There are plenty of obvious choices for tunes for a Halloween party, but for those looking for something different than mashing monsters, purple people eaters, werewolves in London and dancers stuck in a time warp, here is a list of alternatives.
“Boris the Spider” – The Who (1966)
From The Who’s second album, this odd little song chronicles the life and death of the title arachnid. Its weird mix of menace and whimsy in a way makes it the perfect Halloween song. Is it a trick or a treat?
“Maxwell’s Silver Hammer” – The Beatles (1969)
Join in the exploits of young Maxwell, a serial killer with a penchant for carpentry. Don’t be fooled by the upbeat carousal-like feel of the music or the cheery way in which Paul McCartney delivers the lyrics, this is perhaps The Beatles’ darkest song.
“Psycho Killer” – Talking Heads (1977)
This is another song about a killer, but one that seems to be fed up with society in lyrics like “We are vain and we are blind/I hate people when they're not polite.” The French language has never sounded more menacing than in David Bryne’s singing here.
“Dead Man’s Party” – Oingo Boingo (1985)
Cryptic lyrics combined with a danceable beat describe the coolest party thrown by the dead. Danny Elfman, the front man and songwriter for Oingo Boingo, went on to score many films and to write the songs for Tim Burton’s “Nightmare Before Christmas” and “Corpse Bride.”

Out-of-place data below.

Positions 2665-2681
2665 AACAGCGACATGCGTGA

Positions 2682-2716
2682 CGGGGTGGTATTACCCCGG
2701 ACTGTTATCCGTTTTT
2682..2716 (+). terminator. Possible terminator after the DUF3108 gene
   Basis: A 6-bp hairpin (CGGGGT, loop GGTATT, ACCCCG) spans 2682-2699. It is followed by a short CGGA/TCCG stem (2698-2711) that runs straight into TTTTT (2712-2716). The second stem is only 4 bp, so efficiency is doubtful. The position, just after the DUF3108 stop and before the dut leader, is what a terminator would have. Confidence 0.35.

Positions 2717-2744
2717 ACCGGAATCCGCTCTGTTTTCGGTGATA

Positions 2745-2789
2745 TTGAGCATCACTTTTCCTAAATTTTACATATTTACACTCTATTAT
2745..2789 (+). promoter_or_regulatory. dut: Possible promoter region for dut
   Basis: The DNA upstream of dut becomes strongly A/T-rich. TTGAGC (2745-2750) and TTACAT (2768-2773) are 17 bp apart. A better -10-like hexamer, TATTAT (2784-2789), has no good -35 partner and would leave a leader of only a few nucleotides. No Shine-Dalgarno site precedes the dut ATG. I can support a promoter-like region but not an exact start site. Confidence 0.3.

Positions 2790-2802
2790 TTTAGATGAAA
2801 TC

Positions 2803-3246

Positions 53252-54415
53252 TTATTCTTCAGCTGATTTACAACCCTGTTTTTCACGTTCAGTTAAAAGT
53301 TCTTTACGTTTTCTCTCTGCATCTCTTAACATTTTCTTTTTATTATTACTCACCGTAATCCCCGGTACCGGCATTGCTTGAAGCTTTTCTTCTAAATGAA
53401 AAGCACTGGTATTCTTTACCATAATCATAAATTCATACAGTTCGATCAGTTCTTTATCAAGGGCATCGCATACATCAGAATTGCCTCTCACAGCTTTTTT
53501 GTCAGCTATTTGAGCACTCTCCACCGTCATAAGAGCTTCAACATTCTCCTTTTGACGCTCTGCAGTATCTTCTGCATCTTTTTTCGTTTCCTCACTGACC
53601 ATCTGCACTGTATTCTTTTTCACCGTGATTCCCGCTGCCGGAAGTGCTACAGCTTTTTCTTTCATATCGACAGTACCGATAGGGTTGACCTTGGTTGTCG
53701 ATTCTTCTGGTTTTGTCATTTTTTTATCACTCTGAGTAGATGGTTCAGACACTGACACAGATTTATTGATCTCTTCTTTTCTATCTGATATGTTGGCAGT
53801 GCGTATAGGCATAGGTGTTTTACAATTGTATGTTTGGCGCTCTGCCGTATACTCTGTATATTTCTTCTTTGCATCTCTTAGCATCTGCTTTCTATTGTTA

“Pet Sematary” – The Ramones (1989
The Ramones scored one of their last big hits with the theme song to the film adaptation of Stephen King’s novel. The song features the creepy and yet completely silly chorus “I don’t want to be buried in a pet sematary/I don’t want to live my life again.”
“I’m Going Slightly Mad” – Queen (1991)
This is a goofy song about a descent into madness full of such lyrics as “I’m knitting with only one needle.” The laughs have a bittersweet under current when you realize that Queen front man Freddie Mercury was quite literally dying while recording what would be his final work.
“Season of the Witch” – Dr. John (1998)
Coming from the unlikely source of the “Blues Brothers 2000” soundtrack this more aggressive reworking of the Donovan original drenches the song in an ominous atmosphere. Dr. John’s gravelly voice just makes the proceeding all the more unsettling.
“Farewell Ride” – Beck (2005)
Beck takes on mortality in this chronicling of the ride to our final destination: our grave. The song, with its disjointed, twanging guitar and clanging, chain-rattling percussion, creates a sinister soundscape in which Beck lays his dark lyrics.
“The Boogie Monster”– Gnarls Barkley (2006)
The soulful pop group creates an eerie piano based story of a monster lingering in closets and under beds. The song seems like straightforward child’s fare, but throws in a lyrical twist: “I used to wonder why he looked so familiar /then I realized it was a mirror.”
“This is Halloween” – Marilyn Manson (2006)
The shock glam rocker’s cover of one of the songs from “Nightmare Before Christmas” works the quirky, murky lyrics for all they are worth. Marilyn Manson takes the song to a higher level of creepiness while keeping it all in good fun.